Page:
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Baiscally I want to update a UILabel with results of a Core Data query. I have a UILabel with the following text "root has X credits". I want to search Core Data for entity "Account" then refine the search to look for just the "root" account, then refine the search for just the attribute "credit" located in the "root" account. Finally I want update the UILabel to read "root has 0 credits" (or however many credits the Core Data query describes.

So far I have the following code,

- (void)rootCreditAmount {
// Core Data - root credit amount
NSFetchRequest *request = [[NSFetchRequest alloc] init];

// define our table / entity to use
NSEntityDescription *entity = [NSEntityDescription entityForName:@"Account" inManagedObjectContext:_managedObjectContext];
[request setEntity:entity];

// filter results to just root user
NSPredicate *username = [NSPredicate predicateWithFormat:@"root"];

[request setPredicate:username];

// fetch records and handle error
NSError *error;
NSMutableArray *mutableFetchResults = [[_managedObjectContext executeFetchRequest:request error:& error] mutableCopy];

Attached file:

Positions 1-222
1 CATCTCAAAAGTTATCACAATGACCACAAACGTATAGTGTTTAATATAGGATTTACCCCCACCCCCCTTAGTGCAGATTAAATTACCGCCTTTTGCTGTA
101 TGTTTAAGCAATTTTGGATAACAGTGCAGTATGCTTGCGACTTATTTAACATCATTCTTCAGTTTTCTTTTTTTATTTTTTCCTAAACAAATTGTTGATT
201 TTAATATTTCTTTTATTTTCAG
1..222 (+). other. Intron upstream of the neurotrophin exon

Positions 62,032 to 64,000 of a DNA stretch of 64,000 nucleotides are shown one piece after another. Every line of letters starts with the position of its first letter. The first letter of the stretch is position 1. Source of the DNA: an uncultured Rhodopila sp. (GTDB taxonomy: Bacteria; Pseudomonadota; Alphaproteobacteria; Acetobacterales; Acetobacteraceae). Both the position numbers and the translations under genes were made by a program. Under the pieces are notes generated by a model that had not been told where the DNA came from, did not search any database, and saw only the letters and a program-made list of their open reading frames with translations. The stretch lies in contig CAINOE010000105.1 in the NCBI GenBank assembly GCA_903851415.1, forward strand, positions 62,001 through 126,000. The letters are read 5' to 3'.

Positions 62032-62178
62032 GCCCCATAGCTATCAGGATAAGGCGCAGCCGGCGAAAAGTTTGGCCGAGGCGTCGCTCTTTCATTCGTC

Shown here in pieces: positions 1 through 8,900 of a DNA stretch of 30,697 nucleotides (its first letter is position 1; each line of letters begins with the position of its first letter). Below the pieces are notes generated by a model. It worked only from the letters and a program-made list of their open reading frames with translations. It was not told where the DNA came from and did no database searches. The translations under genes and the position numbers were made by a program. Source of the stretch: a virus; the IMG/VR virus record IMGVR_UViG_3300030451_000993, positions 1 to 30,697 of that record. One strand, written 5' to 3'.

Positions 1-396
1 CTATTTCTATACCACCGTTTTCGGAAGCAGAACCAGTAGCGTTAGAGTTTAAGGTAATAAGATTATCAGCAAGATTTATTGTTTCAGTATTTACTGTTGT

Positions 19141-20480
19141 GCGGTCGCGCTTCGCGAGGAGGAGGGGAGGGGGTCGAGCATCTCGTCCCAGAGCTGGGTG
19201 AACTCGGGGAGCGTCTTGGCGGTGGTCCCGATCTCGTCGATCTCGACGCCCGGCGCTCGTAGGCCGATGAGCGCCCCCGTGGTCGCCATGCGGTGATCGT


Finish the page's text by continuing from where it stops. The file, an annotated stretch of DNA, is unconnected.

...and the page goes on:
if (!mutableFetchResults) {
    // handle error.
    // should advise user to restart
}
NSLog(@"mutablefetchresults = %@",mutableFetchResults);
}

Needless to say this code is causing my app to crash at the moment.

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up vote 2 down vote accepted

Change your predicate statement to:

[NSPredicate predicateWithFormat:@"username == root"];

Change "username" to whatever your field name is. See here for more info about formatting predicate strings.

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Well thanks to the help of @skytz in chat.stackoverflow.com I was able to do what I needed. I ended up not using NSPredicate. The below method ended up solving my problem. But in the spirit of being a nice guy I'll give the credit to @melsam for the punctionality.

- (void)rootCreditAmount {
// Core Data - root credit amount
NSFetchRequest *request = [[NSFetchRequest alloc] init];

// define our table / entity to use
NSEntityDescription *entity = [NSEntityDescription entityForName:@"Account" inManagedObjectContext:_managedObjectContext];
[request setEntity:entity];

// fetch records and handle error
NSError *error;
NSMutableArray *mutableFetchResults = [[_managedObjectContext executeFetchRequest:request error:&error] mutableCopy];

if (!mutableFetchResults) {
    // handle error.
    // should advise user to restart
}

// refine to just root account
for (Account *anAccount in mutableFetchResults) {
    if ([anAccount.username isEqualToString:@"root"]) {

        NSLog(@"root credit = %@",anAccount.credit);

        _lblRootCredit.text = [NSString stringWithFormat:@"root has %@ credits.",anAccount.credit];
    }
}
}
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1  
This is really bad code. If you have 10,000 Account records in your database, it will fetch them all, when you only want one. Then it does linear search - where average cost is proportional to the size! Is this a joke from @skytz? – Daniel Thorpe Jul 9 '12 at 9:57

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